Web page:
on April 15, 2006
In his book, Paul the Apostle: The Triumph of God in Life and Thought, Christiaan Beker presents his interpretation of the center of Pauline theology. Beker's intent with this book is to answer the question; "What is the coherent theme of Paul's thought and what is the texture of his hermeneutic?"
Beker attempts to understand the "whole" Paul by focusing on two central questions. The first concerns the coherent theme of Paul's gospel, which Beker believes to be the triumph of God. The second interested in the "texture of Paul's hermeneutics", which Beker maintains is a translation of the apocalyptic theme of the gospel into the "contingent particularities of the human situation." Paul's "hermeneutic consists in the constant interaction between the coherent center of the gospel and its contingent interpretation" (page 11). By coherent center Beker means the basic core of Paul's theology; by contingency he is referring to the specific context of the letters and the application of the coherent center to that context.
I think Beker's position is stated on page 35 (as well as several other places) - "We can say then that the hermeneutical interaction between the coherent center of the gospel and its contingency - that is, the manner in which the one gospel of "Christ crucified and risen" in its apocalyptic setting achieves incarnational depth and relevance in every particularity and variety of the human situation - constitutes Paul's particular contribution to theology."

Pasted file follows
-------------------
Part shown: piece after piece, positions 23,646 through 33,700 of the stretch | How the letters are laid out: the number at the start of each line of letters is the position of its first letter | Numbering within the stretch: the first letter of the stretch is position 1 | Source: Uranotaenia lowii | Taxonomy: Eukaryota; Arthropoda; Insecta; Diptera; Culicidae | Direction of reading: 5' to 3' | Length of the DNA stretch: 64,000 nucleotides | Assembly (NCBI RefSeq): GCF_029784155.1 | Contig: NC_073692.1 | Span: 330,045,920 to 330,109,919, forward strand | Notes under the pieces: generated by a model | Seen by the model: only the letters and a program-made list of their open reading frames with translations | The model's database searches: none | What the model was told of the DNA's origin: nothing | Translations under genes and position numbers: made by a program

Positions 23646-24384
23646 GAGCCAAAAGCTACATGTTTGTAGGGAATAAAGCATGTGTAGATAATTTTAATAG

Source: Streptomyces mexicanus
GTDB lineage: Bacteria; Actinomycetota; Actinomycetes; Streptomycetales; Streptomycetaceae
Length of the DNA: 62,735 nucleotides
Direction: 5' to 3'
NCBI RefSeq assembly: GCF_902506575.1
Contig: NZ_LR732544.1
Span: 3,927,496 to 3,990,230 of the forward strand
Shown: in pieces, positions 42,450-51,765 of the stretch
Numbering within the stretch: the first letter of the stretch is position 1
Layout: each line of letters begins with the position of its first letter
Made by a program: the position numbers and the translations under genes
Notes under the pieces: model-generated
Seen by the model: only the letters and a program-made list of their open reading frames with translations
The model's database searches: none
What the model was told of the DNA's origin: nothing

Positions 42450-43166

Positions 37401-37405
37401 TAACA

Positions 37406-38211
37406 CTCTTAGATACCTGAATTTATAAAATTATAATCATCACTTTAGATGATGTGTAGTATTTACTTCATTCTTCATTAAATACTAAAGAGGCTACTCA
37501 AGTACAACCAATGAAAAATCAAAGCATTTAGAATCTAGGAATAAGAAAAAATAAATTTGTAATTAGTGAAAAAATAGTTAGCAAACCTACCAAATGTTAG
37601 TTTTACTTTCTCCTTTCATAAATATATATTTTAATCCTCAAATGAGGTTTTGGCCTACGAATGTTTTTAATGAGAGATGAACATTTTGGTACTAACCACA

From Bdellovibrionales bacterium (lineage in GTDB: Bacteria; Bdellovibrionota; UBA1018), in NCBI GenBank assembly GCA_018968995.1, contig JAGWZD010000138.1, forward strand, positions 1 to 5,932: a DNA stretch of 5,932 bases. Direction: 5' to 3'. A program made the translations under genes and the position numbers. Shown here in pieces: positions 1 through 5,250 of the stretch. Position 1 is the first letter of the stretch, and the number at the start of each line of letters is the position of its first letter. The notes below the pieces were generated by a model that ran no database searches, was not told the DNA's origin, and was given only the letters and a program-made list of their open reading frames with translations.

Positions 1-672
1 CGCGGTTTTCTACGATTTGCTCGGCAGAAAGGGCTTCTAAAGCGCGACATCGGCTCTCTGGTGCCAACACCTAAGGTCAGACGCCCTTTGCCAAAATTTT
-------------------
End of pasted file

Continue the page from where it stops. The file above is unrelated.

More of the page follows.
Beker shows Paul's coherent center to be found in a "symbolic structure" in which Paul's Damascus experience (conversion) is converted into text in a specific way. Paul's text uses the language of apocalyptic typical of Palestinian Judaism, "in which he lived and thought" (page 16). He shows that Paul has modified the traditional Jewish apocalyptic views. Beker argues that apocalyptic, as modified by the Christ event, is the center for which Paul's other themes (symbols) are supportive. The symbols of apocalyptic include terms such as righteousness, justification, reconciliation, and being in Christ (page 16). Which symbols get used depends on the contingent factors of the situation.
Beker's approach pays attention to the situational aspects of Pauline theology. "The letter form, then, with its combination of particularity and authoritative claim, suggests something about Paul's way of doing theology. It suggests the historical concreteness of the gospel as a word on target in the midst of human contingent specificity" (page 24). Beker stresses the importance of the different occasions and motivations of the letters. Paul still holds to a coherent center of his theology in the letters, but he has rephrased that theology so that it fits a particular situation.
Beker analyzes how he sees this hermeneutic in practice in Part 2 of the book. Beker examines the historical occasion of Romans and distinguishes it from Galatians, indicating how the contextual situations of each epistle influence Paul's theological statements. He compares Paul's different handling of the Abraham story and the Torah in these two letters. It is in the dialogical style of Paul that Beker finds the theological core. It was this section of the book that I found most interesting.
Beker uses Galatians to demonstrate what he feels is Paul's contingency of the gospel, yet he states: "Galatians cannot serve as the central and normative guide for all Paul's letter and theology . . . (b)ecause the Christocenteric focus of Galatians pushes Paul's theocenteric theme to the periphery." (page 58) By presenting corroboration of his position with an unlikely source of support, I think Beker is attempting here to gain credibility for his theory.